One of my favorite relatives, my dad’s older sister, Ruth, was supposed to turn 80 this Friday, and for weeks, a big birthday party was being planned for her this coming weekend. But yesterday morning, I learned that she had died the night before, and everything has been completely upended.
It’s so strange to lose someone you have known your entire life, someone who in a fairly small family, has always been a fixture. She lived about four hours away, but often traveled through the area, as she and her long-time boyfriend and partner had an antiques business together, and would “do shows” in Westchester, Fairfield, and New York City. It was common to suddenly get a call from my dad saying that Ruth was in town, and 18 of us were going to get together that night at City Limits. She just always felt “there.”
When I was college age, I took a bus up to North Norwich, an adorable little town in upstate New York, to visit my aunt and Jim. Their home was one of those places one instantly feels cozy and comfortable. My aunt had extraordinary taste, and being in the business she was, would stop at nothing to get a piece she loved, and find the perfect spot in her house for it to be cherished. Every single possession seemed to have its own story – where she or Jim had found it, a little of its history, how much was paid for it, and very importantly, what a steal it had been and how much it was now worth. I particularly loved her bathroom, as there was an old Victorian style metal stand with a beautiful patina, housing all kinds of eclectic miniatures one could make stories up about while on the toilet, like the little bulldog or the Tiffany’s stack of sterling silver purses.
She and Jim took me to my first and only auction, and I remember her urging me to find something I wanted. Being a student on a limited budget, the bids I heard seemed exorbitant, but Ruth assured me that whatever we got would be worth it. I found a Venetian glass mosaic box with elaborate glass millefiori design that Ruth told me was probably from the 1920s. It probably used to hold powder for a woman’s face, and was beautiful, but completely unnecessary for me. Ruth seized on it, and won the auction, paying far more than I would have, but presented me with it proudly. It remains one of my prized possessions, not only for its beauty, but for how it was acquired, and that visit.
Ruth was an interesting blend of personality – loved by so many, but boy, could she be sharp! She had a smile so huge that it looked like her face would crack, and it was a joy to be around her when she laughed. She was loud, blunt, and not afraid of anything it seemed, especially when it came to expressing her opinions.
When Ruth was younger, she was absolutely stunning – tall, slender, a total fashionista. She gave me a pair of vintage suede Capezio boots that had belonged to her in her twenties, and, being in pretty good shape myself, I could barely squeeze my calves into them. Though the feet are a little too big for me, and way too slippery for cold weather, I like to try to wear them, because they are such the essence of her.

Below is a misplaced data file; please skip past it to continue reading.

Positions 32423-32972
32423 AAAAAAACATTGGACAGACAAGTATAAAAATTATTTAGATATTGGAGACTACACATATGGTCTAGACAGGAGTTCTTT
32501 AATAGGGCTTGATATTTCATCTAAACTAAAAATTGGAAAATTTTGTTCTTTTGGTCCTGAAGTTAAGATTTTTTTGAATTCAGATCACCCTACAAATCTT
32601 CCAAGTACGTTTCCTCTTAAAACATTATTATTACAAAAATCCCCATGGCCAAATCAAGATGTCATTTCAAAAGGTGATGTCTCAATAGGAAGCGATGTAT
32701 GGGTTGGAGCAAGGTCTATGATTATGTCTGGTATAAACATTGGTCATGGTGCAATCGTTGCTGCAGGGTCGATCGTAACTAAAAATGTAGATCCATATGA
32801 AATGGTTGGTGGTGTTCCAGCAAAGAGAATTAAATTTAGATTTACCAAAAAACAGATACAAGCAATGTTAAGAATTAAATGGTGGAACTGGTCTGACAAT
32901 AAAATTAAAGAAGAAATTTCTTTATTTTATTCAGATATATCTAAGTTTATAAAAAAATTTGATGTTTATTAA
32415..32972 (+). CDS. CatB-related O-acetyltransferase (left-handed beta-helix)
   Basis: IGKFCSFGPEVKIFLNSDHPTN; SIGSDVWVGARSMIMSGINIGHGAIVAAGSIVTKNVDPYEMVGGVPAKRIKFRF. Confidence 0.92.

Ruth also loved good food, and would often seize on something, which was inevitably addictive and delicious to me as well. I remember her introducing me to some kind of gourmet mango vinegarette. Salad is one of my two favorite foods (ice cream being the second), and finding a good salad dressing is heavenly. I think she served me about half the bottle on about five separate bowls of greens during one meal with that dressing, and a couple weeks later, I received a jug of it in the mail from her.
She was always spot-on when it came to gifts, and loved snail mail. During my highly contentious divorce (which she’d always check in with me about), she asked what she could do for the kids, who were teenagers, and hard to impress. I gave her a couple of ideas, and within the week, my daughter had a package in the mail from Aunt Ruth’s “magic closet” which included all kinds of shampoo and cosmetic samples, along with some random stuff, like a disposable shower cap, which we got a good laugh out of. Her best presents to them – from when they were little, and throughout the years – were miniature flashlights. And she chose the best cards, especially pop-ups. Hers were some of the few I save.
When I learned yesterday morning that she had unexpectedly died the night before (after hiding a serious illness for nearly four years from almost everyone – probably because she did not want to have people worry about her), I called my cousin to see how he was holding up. I told him how that unforgettable smile of hers was so vivid in my mind. He said that the night before, he had entered her bedroom to find her wearing that very expression. She was sitting in the red leather chair next to her bed, had taken the time to primp and do her hair and makeup, and was just beaming. She was as happy and alive as she could be, in the midst of what she was going through. And then she went to bed for the last time.
What's kind of strange is this: everyone keeps saying how sad this is, but I am actually filled with awe. Here was a woman who, in midlife, met her soulmate, began her own business doing something she loved more than anything, made loads of friends and travelled, was adored by her family, kept active, stayed connected with people and her many passions, and died the best death anyone could hope for after living nearly 80 years - with the very dignity, control, and beauty she maintained throughout her entire life.
Aunt Ruth, you couldn't have left us better.
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- Tags: Affirmation, Antiques, Best Smile, Childhood, Connection, Death of Loved One, Eulogy, Family, Happiness, Love, Relatives, Remembrance